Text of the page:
15 15 Bill of Rights First 10 amendments Proposed as part of Virginia ratification 1.Freedom of religion, speech, press and assembly 2.Right to bear arms 3.Prohibition against quartering of troops in private homes 4.Prohibition against unreasonable searches and seizures 5.Rights for the accused: grand jury indictment, double jeopardy, self-incrimination, due process 6.Right to speedy and public trial 7.Right to trial by jury in civil suits 8.Prohibition against cruel and unusual punishment 9.Rights not listed in the Constitution retained by the people 10.The States or people reserve those powers not denied to them by the Constit. or delegated to the national govt.

16 16 Types of amendments 1. structural change in govt  12 th : separate voting for president and vice- president (1804)  17 th : Direct election of US Senators (1913)  20 th : Presidents limited to 2 terms (1951)  25 th : Presidential & Vice-Presidential succession (1967)  27 th : Salaries of members of Congress (1992) 2. affecting public policy  18 th : Prohibition (1919)  21 st : Repeal of Prohibition (1933)

17 17 Types of amendments 3. expanding rights  1-10: Bill of Rights (1791)  13 th : Slavery banned (1865)  14 th : Equal protection and due process (1868)  15 th : Suffrage for black males (1870)  19 th : Suffrage for women (1920)  23 rd : Residents of District of Columbia given right to vote in presidential elections (1961)  24 th : Poll tax abolished (1964)  26 th : Voting age lowered to 18 (1971)

18 18 Types of amendments 4. overruling Supreme Court decision  Individuals prohibited from suing a state without its permission (1798)  Congress given power to create personal income tax (1913) Peculiar amendments  Repeal of a previous amendment (18 th vs. 21 st on prohibition)  27 th Amendment proposed in 1789, ratified in…1992

19 19 Proposed amendments Equal Rights Amendment: proposed in each Congress b/w 1923-1972  prohibition of gender discrimination  fails ratification in 1982 by just 3 states balanced budget amendment (1995) prayer in schools (1971) prohibition of flag burning (1995) anti-abortion amendment (since 1973) anti-polygamy (1898) electoral college reform (since 1789) term limits for Congress (1995)

20 20 Federal-State relations Coin money Conduct foreign relations Regulate commerce b/w the states National defense Declare war Establish federal courts Make other ‘necessary and proper laws Regulate elections Ratify constit. amendments Take measures for public health Regulate commerce w/in the state Establish local governments All other powers not given to federal government or prohibited to states Tax Borrow money Establish courts Make & enforce laws Charter banks & corporations Spend money for general welfare Take property for public domain Federal powers Concurrent powers State powers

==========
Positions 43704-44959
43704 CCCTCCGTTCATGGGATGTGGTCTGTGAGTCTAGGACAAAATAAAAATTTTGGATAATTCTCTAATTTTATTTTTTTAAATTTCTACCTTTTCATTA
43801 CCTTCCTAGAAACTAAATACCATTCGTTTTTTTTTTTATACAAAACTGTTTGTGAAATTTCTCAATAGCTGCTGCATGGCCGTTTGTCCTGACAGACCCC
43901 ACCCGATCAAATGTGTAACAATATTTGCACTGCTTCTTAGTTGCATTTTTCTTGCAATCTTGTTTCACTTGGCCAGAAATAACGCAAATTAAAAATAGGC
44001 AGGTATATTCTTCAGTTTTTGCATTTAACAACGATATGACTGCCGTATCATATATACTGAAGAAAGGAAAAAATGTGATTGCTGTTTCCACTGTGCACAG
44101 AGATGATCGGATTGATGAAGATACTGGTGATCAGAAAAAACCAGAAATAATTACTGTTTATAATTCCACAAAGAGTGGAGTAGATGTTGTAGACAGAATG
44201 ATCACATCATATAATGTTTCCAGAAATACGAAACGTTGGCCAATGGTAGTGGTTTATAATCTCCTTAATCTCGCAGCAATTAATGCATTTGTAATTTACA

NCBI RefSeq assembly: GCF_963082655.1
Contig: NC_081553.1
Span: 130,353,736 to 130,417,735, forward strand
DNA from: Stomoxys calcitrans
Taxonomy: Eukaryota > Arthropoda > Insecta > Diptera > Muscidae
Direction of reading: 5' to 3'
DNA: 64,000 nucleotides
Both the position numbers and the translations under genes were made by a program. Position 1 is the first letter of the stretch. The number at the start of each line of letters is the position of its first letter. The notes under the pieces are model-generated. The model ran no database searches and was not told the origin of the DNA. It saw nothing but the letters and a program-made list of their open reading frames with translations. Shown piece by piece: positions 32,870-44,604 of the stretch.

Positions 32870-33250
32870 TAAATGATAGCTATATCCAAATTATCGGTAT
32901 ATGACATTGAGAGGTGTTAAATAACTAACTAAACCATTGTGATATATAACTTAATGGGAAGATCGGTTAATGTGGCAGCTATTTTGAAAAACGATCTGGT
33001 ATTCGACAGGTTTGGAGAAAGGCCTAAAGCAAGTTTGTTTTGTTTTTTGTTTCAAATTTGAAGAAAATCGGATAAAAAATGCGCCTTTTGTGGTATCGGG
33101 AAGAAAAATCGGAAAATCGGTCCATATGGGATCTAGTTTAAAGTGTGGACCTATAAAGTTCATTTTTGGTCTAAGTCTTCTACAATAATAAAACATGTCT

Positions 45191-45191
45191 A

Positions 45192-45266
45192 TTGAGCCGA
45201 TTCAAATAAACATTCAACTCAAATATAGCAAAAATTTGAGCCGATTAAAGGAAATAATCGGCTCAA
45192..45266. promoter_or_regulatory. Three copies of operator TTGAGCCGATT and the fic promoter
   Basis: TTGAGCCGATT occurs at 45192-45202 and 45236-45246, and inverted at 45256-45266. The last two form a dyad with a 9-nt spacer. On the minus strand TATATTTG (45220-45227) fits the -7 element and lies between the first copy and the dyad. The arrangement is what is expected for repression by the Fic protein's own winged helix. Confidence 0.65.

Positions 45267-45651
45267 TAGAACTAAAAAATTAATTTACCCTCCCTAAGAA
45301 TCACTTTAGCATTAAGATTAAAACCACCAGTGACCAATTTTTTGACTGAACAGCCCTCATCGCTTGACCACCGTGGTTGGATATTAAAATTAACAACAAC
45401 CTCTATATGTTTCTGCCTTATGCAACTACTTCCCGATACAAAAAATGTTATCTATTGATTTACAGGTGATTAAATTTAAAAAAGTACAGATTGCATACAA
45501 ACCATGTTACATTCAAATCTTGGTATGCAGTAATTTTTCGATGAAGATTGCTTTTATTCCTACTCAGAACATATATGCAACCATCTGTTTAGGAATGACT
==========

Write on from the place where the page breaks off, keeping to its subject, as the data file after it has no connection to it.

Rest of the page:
21 21 Phases of US Federalism Supreme Court a key authority in evolution of federalism 1. 1789-1834: ‘Nationalization’  Marshall Court broadly interprets constitution to expand and consolidate national power 2. 1835-1860: Dual Federalism, 1  federal govt. limited to enumerated powers; states consider themselves sovereign; tension over states’ rights

22 22 Phases of US Federalism 3. 1860-1933: Dual Federalism, 2  Supreme Court maintains states’ right to regulate internal commerce, while federal govt. also expands aid & regulatory policies 4. 1934-1960: Cooperative Federalism  New Deal: Grants-in-aid to states, national welfare programs, greater national regulation  SC expands use of ‘commerce clause’ 5. 1960-1968: Creative Federalism  Johnson’s Great Society, ‘war on poverty’

23 23 Phases of US Federalism 6. 1968-2000: New Federalism  Reductions in federal aid to states, shift to ‘block grants’  State opposition to ‘unfunded mandates’ amid balanced budget amendments Clean Water Act, Clean Air Act, Americans with Disabilities Act  Return to states as laboratories, e.g. in welfare systems, emissions

24 24 State Government State constitutions  the powers of executives differ, altho most have line- item veto along with regular veto  state legislatures often filled by ‘citizen legislators’ 17 states with part-time legislatures, 10 with full-time range in size from 424 (NH) to 60 (Alaska) all but one state legislature bicameral (NE)  growing popularity of ‘term limits’: 20 states  ‘propositions’, direct (17) & indirect (4) initiatives State prerogatives: elections (incl. presidential) education public health transportation economic development law enforcement criminal justice

25 25 Local Government Counties: ~3000 Municipalities: ~19,300  city council, mayor Towns and Townships: ~16,700  often governed by ‘town meeting’ Special districts: ~36,000  school districts, park districts Disparities: wealth, ethnic diversity

26 26 State & Local Govt. Revenue Sources 1990s boom, 2000s bust

27 27 State & Local Associations National Governors’ Association National Conference of State Legislatures National League of Cities US Conference of Mayors National Association of Counties